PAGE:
Egypt’s president Mohamed Mursi will make an official visit to the United States next year.
It will be the Islamist leader’s first visit to Washington DC since he was elected to power in June.
A spokesman who announced the news said no precise date had been set, but the trip will take place in 2013. It is unclear how much time Mursi will spend with Barack Obama.
Egypt, which has been rocked by protests in recent weeks following Mursi’s all-powerful sweeping decree – which he has since denounced – receives around $1.3 billion a year in military aid from the States, as part of the 1979 U.S. brokered peace treaty Cairo signed with Israel.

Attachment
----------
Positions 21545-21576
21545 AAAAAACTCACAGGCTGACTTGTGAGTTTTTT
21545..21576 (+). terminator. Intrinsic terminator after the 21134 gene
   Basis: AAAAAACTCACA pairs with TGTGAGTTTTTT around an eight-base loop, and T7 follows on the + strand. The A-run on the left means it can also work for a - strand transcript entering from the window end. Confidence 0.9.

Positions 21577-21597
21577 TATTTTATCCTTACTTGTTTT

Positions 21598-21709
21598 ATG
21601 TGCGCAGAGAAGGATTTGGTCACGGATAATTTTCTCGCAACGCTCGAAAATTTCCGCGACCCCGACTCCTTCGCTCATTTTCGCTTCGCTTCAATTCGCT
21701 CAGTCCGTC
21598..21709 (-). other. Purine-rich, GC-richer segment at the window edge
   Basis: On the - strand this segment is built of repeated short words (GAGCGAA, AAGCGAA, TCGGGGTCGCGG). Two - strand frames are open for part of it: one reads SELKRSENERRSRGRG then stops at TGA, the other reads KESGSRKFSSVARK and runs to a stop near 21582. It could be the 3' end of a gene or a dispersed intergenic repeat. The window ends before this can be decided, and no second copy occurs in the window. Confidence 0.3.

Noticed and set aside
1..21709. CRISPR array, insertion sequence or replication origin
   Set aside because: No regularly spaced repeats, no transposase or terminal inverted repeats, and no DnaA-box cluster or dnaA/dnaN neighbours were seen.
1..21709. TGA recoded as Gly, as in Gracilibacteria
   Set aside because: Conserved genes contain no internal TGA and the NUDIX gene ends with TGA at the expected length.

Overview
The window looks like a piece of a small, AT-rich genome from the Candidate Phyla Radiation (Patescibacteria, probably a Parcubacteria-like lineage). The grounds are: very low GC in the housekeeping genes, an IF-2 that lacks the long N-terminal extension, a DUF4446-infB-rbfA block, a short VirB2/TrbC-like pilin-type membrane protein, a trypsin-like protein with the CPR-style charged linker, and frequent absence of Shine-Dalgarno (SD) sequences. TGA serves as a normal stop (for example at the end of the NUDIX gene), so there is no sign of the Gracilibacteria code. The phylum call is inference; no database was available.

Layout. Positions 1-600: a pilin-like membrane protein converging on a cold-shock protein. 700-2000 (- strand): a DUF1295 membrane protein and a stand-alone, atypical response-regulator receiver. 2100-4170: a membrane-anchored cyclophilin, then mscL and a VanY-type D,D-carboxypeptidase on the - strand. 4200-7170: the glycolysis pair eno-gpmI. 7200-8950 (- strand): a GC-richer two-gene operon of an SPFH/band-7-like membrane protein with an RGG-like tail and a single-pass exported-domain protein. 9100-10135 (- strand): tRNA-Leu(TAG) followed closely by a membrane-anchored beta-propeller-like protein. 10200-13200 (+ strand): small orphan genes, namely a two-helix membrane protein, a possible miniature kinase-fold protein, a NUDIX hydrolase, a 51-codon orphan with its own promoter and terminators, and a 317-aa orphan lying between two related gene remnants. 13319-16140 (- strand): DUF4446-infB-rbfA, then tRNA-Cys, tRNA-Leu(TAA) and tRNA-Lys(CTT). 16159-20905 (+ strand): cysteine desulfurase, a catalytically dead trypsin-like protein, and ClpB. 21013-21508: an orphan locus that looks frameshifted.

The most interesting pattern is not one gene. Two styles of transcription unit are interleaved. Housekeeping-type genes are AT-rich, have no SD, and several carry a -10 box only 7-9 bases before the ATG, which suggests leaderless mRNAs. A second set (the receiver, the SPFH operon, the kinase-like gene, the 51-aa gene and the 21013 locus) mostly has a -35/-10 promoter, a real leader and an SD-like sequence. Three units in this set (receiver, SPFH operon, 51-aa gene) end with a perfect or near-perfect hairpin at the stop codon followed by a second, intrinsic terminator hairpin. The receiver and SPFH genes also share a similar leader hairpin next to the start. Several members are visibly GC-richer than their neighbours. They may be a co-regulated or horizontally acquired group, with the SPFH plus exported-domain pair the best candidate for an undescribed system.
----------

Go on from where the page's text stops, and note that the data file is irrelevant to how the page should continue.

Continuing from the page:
Egypt’s former president Hosni Mubarak, who was considered a close ally to the U.S., upheld a treaty with the States for 30 years until he was removed from power following a revolt in February 2011, as part of the Arab Spring.
Mursi, who belonged to the Muslim Brotherhood before taking office, has said he will honour his country’s treaty obligations, although some members of the Brotherhood are calling for the pact with Israel to be reviewed.